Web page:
Sanitary Issues and Sexism in 302: “Bed Bugs and Beyond”

Flaca’s supposed case of arm crabs turns out to be bed bugs. The ladies are forced to strip down their beds and bodies and waltz around in linen suits or their intimates because of the prison’s sanitation crisis. The “parade of tits and ass” serves as a reminder of women’s mistreatment both as inmates and as a gender.

Prison Sanitation and Funding

There is a reason why it’s called the prison industrial complex. With America making up 24% of the world’s prison population, clearly someone up in the ranks is making quite a nice chunk of change off of inmates, leaving prisons to scramble for money to keep prisons clean, well-staffed, and prisoners fed. We see this come to life in Litchfield, where the  budget does not allow for proper sanitation or the replacement of mattresses and books needing to be burned to eradicate the problem. Where is all that money going? Several inmates are being sent home to combat extermination costs, but the expenditure of linen suits forces Caputo to trade off materials to another prison for which he does not have the money.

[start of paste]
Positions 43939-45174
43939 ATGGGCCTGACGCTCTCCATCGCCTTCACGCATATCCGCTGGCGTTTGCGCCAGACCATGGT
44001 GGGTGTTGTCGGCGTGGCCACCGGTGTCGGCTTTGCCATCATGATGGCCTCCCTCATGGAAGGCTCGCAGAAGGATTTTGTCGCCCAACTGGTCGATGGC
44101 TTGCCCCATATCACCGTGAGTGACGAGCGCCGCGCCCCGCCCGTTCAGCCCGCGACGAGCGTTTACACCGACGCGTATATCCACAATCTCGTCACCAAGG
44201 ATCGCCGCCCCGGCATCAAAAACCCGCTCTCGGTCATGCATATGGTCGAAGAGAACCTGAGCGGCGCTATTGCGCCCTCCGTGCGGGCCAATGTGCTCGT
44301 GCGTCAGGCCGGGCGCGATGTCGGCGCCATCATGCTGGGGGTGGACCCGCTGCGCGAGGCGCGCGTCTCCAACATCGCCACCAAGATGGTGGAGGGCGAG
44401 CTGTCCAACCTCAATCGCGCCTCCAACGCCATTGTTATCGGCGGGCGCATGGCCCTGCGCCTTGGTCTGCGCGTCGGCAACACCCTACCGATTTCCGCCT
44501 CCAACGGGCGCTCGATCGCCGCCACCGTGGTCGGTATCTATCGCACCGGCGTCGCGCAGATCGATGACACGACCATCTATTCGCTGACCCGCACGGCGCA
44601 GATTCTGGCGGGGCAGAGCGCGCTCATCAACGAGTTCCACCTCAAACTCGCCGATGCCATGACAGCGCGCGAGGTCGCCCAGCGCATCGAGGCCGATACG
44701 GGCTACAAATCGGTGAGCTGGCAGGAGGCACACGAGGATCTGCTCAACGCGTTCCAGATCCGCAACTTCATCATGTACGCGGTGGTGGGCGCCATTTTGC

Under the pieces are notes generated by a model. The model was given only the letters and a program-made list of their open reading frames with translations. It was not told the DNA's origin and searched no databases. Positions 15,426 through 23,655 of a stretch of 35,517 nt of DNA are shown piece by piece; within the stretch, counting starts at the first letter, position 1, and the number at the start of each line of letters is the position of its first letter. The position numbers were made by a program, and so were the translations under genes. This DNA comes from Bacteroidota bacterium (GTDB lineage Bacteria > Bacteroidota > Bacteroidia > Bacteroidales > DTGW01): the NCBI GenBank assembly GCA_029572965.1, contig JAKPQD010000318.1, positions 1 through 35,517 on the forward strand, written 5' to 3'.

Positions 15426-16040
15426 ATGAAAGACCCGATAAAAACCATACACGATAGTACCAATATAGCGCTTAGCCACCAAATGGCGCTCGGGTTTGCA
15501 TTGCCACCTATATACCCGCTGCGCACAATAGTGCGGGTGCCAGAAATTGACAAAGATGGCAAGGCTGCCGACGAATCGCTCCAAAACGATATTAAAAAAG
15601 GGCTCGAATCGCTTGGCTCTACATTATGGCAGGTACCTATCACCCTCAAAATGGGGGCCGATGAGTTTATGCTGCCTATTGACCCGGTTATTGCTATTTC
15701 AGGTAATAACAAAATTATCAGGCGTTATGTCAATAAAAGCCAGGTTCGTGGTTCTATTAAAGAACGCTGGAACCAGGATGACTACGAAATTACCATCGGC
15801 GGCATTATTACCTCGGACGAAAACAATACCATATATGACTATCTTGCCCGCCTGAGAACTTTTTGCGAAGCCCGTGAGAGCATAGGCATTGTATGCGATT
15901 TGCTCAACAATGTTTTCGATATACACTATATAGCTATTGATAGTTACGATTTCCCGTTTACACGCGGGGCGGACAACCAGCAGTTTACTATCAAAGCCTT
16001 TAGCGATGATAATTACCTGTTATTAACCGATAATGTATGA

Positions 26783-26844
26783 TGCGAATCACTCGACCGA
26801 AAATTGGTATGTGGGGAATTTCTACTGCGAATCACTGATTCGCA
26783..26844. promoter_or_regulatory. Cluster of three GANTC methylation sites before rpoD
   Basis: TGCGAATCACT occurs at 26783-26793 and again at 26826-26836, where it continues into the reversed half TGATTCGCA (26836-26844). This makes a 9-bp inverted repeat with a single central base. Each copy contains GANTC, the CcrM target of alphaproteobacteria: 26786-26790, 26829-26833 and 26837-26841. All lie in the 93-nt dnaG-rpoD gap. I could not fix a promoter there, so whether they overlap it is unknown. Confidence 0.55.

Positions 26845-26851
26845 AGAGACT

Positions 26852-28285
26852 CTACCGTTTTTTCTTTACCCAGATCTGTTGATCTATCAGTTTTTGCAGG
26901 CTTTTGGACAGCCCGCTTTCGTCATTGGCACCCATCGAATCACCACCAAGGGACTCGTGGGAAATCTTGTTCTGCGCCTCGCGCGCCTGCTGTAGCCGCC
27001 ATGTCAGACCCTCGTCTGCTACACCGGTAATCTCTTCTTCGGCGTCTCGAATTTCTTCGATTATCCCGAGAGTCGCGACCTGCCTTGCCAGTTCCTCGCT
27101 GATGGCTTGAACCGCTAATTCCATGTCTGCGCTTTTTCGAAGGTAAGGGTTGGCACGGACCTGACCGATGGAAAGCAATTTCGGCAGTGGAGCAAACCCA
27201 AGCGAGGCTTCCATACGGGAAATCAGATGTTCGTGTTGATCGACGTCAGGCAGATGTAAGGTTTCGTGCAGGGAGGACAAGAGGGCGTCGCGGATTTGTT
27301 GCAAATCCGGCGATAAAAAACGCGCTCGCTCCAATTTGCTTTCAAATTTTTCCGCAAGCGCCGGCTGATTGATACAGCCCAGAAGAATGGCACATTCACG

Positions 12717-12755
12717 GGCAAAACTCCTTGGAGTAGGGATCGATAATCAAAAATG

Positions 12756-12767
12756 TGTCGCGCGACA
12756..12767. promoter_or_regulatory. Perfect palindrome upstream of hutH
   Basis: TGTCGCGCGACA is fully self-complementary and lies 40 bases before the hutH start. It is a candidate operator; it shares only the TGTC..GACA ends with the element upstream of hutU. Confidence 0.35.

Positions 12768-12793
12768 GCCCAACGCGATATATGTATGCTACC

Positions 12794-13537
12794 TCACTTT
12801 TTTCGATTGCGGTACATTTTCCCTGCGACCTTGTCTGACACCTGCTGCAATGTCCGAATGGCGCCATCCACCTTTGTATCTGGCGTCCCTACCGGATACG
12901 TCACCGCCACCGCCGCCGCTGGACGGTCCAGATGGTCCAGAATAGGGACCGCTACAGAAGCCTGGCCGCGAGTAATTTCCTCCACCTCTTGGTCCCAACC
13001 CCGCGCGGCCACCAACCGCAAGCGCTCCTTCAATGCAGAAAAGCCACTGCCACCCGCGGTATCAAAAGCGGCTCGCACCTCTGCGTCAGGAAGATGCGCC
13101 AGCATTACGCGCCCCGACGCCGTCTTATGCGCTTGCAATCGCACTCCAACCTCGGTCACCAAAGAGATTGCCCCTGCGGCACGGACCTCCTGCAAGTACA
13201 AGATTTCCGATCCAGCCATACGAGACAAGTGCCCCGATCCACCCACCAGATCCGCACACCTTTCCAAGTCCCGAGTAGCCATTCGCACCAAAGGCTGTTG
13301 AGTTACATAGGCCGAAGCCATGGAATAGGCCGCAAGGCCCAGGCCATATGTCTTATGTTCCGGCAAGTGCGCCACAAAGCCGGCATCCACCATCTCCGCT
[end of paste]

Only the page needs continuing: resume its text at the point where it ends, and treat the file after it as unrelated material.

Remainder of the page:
“Bullshit sentences for minor drug crimes just aren’t enforced the way they used to be.”

In light of Big Boo’s comment, quoted above, it is obvious that millions of Americans are incarcerated for such nonsense in favor of private prisons’ bank accounts. Little or no thought is going into how these men and women are treated.

In 2008, prisoners at Kern Valley State Prison in California were forced to drink water containing arsenic and carcinogens. Despite a court order demanding the prison to rectify the situation, no action has been taken. In 2011, conditions still had not changed for prisoners.

The Riverhead, NY prison used to film the first episode of season 2 was also under fire for sewage backups and other sanitation concerns, which made headlines in The New YorkerIt’s one thing to make criminals serve their time; it’s another to force them to live in abominable conditions and consume carcinogenic food and drink that they need to survive.

Fortunately for the fictional sector of America’s prisons, Litchfield’s inmates are rather resourceful. Gloria Mendoza comes to the rescue with oatmeal, a natural anti-itch substance. However, this relief measure eats into (pun intended) their food supply. This isn’t the only instance of ingenuity: women are shown using maxi pads and toilet paper as makeshift mattresses and barriers between them and the cold, hard metal of their cots. Brook Soso uses what appears to be bean leaves from outdoors to ward off the bugs, and Leanne Taylor uses shaving cream to stop anything from crawling up and onto her bed. It isn’t hard to imagine that this is going on at prisons all over the country.